America can end its war on drugs. Here's how.
In a recent post on Vox, German Lopez discusses "three of the best ideas on dismantling the current system. These are by no means the only options for ending the war on drugs. But they are the ones that seemed, based on my reporting on the issue and data, to have the most merit."
One of the three approaches he identifies is based on work done by Mark Kleiman, the Director of the Crime and Justice Program and a Professor of Public Policy at the NYU Marron Institute of Urban Management.
Approach 2: Decriminalization, smart prohibition, and smart legalization
Another possibility is to pull back the drug war even further through decriminalization, but significantly alter how governments enforce prohibition and regulate legal drugs.
Mark Kleiman, a drug policy expert at the New York University's Marron Institute, calls this approach "smart prohibition" and "smart legalization." "Smart prohibition would try to maintain the gains we have made in terms of drug abuse compared to the legal market with as little ancillary damage as possible," he said. "And smart legalization would try to eliminate the ancillary damage with as little harm on the public health side as possible."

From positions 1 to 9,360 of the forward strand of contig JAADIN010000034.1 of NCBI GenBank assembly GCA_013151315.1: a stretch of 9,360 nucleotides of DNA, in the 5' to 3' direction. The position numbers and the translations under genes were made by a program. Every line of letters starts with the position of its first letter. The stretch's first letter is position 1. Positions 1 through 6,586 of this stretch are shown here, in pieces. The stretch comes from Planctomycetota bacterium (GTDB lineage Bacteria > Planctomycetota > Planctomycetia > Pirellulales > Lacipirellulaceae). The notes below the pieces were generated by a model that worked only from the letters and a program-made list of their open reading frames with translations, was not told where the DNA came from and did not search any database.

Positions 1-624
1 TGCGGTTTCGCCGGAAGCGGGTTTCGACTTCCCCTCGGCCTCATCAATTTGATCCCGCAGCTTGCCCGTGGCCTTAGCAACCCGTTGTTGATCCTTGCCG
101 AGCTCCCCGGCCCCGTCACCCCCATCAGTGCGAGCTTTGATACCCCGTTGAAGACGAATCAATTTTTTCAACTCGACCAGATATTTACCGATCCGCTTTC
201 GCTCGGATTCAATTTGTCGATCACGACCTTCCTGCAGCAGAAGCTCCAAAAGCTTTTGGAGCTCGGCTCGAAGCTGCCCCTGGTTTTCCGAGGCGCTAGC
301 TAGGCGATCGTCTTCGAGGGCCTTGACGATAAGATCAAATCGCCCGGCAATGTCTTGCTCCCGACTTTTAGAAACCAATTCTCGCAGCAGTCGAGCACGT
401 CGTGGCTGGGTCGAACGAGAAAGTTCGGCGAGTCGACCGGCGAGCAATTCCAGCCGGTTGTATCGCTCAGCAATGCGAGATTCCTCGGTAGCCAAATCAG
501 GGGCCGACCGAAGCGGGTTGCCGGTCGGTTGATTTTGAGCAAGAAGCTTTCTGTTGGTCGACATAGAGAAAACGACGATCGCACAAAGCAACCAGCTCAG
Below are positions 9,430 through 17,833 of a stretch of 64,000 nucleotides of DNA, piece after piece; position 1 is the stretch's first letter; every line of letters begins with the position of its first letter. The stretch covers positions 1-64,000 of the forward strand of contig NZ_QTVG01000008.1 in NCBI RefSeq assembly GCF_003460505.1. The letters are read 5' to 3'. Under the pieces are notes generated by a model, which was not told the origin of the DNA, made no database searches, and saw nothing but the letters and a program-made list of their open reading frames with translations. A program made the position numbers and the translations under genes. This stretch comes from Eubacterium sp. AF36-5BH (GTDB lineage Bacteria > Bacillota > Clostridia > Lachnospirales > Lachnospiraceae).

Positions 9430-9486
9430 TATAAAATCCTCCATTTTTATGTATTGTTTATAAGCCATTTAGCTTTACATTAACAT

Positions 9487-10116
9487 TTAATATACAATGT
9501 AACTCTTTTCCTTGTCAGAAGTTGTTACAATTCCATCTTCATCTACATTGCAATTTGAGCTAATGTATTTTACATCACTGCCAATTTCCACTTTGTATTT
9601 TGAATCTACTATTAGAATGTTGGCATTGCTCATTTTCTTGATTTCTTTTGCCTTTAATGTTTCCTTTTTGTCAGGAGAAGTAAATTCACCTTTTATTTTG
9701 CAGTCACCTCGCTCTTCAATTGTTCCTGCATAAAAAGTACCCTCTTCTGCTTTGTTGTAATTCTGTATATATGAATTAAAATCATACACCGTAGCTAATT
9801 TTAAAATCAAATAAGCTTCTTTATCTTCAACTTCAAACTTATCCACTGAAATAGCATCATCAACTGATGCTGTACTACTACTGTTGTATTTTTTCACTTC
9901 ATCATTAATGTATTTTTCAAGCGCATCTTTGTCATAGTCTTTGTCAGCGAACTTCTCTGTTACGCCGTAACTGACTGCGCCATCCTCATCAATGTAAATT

Kleiman elaborated on the two pillars:
- Smart prohibition would focus on penalizing and preventing problematic behaviors and actions surrounding drugs, rather than punishing mere drug use. For example, drug users could be punished for repeatedly stealing things to pay for a drug habit, but they would not be strictly punished if their drug habit was not harming anyone. And to the extent someone is punished, sentences would be generally lower and not carry as many punishments after jail or prison time (so convicted drug offenders wouldn't be barred, as they are today, from obtaining student loans or voting).
- Smart legalization would allow the use and sales of certain drugs, while minimizing the commercialization of legal drugs — by, for example, putting the state government in charge of drug sales or only allowing nonprofits to sell drugs.
Generally, smart prohibition would apply to all the illicit drugs except marijuana and hallucinogens, and smart legalization would apply to alcohol, tobacco, marijuana, and hallucinogens.
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